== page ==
Good reasons to have a will
One of the major problems that people encounter with their will is that either they have not got around to making it, or they made it so long ago it is no longer relevant to their situation.
If you marry then your prior will is no longer valid but if you divorce, your will remains effective. Not many people will want their property to go to their ex following a divorce (now called a dissolution), so you need to update your will. Equally if you separate, your will leaving your property to your ex also needs updating.
A change in your circumstances is a good time to make or update your will.
No one wants usually to think about what will happen when they die, but there are situations when forward planning and getting everything in place will be vital to the welfare of those loved ones you leave behind.
As an example, if you have young children, do you want to have a say in who looks after them should you die? If you do have a will you can ensure that your guardianship wishes are followed in the event of your death.
We recommend regularly reviewing your will, generally every five years, especially if your situation changes. You may have made a will years ago but not looked at it since, and it may no longer reflect your current wishes.
You should consider whether any of the following are relevant for you, as they may present an occasion when you need to make a new will or update your current one: The birth of a child Getting married or entering into a civil union
Separating or divorcing from a partner or spouse Buying or selling property Setting up a new business Overseas travel (especially if this will be for an extended period of time). A will is a very important document as it gives legal effect to your wishes and intentions in providing for your loved ones.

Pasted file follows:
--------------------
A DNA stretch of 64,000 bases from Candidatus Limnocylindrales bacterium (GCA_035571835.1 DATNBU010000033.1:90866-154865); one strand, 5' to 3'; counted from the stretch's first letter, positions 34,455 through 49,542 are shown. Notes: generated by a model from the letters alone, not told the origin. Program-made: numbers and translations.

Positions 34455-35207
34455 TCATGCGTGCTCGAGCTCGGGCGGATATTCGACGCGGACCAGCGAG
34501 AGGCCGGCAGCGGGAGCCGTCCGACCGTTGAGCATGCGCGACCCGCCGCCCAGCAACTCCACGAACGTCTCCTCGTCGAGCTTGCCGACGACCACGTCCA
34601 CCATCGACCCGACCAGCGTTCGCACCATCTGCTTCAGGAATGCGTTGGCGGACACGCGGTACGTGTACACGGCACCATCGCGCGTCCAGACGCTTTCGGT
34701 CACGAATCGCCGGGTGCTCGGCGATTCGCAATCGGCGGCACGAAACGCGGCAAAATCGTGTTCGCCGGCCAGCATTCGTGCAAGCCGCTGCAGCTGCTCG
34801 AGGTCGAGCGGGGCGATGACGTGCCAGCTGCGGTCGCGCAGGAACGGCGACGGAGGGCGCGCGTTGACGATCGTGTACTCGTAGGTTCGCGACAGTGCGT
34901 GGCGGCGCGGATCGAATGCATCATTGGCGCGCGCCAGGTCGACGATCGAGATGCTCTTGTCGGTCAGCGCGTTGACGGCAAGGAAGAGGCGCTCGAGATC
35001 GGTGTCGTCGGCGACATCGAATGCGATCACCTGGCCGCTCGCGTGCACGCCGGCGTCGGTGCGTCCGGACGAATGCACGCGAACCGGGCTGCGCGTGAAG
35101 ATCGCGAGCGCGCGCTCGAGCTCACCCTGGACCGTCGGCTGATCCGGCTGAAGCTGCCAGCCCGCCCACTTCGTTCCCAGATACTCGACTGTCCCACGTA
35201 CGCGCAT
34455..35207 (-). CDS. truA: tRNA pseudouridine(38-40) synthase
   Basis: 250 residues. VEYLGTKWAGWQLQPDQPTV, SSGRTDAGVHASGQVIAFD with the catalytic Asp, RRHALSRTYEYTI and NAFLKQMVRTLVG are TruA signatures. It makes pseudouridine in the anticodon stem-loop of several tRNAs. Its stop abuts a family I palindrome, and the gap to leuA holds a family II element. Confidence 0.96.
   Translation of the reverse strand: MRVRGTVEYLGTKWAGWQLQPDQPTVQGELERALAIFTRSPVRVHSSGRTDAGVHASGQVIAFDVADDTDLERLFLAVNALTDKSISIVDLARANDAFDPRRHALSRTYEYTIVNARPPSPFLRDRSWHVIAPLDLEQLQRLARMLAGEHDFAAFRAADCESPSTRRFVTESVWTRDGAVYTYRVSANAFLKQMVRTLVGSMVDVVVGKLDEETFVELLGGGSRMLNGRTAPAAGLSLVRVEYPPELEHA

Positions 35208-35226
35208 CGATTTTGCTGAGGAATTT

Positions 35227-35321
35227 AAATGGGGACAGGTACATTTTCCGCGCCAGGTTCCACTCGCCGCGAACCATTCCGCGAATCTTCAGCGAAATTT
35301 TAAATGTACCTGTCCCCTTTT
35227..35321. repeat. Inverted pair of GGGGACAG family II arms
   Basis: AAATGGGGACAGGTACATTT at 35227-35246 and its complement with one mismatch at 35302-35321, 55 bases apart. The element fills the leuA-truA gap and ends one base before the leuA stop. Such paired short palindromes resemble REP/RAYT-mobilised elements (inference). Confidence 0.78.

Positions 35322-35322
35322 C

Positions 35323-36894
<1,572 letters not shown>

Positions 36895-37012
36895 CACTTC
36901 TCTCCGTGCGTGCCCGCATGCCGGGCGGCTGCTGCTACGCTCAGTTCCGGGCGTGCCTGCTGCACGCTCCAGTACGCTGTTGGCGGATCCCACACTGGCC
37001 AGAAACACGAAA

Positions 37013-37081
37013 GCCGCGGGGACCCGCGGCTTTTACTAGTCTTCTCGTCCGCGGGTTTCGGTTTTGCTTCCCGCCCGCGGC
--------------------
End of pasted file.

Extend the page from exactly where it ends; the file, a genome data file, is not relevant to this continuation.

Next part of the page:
However, unless it is carefully drafted, properly signed, and appropriately witnessed it will have no legal effect.
It is a very important document so the requirements are very technical and getting them wrong can invalidate the whole will.
Some issues can be fixed up by seeking to have the will validated but that will be an expensive and
‘‘ You may have made a will years ago but not looked at it since, and it may no longer reflect your current wishes.’’
lengthy process in court, so it is better to get the process right.
If you want to leave anyone out of your will it is also important to provide the reasons for doing so, e.g. that they have already been provided for during your lifetime when other children have not or there is a greater need to care for one child (say due to a disability) than other children who are comfortably off already.
If you would like to update your will, or if you do not have one, see your legal advisor about getting your affairs in order.
Column courtesy of RAINEY COLLINS LAWYERS phone 0800 733 484 www.raineycollins.co.nz. If you have a legal inquiry you would like discussed in this column please email Alan on firstname.lastname@example.org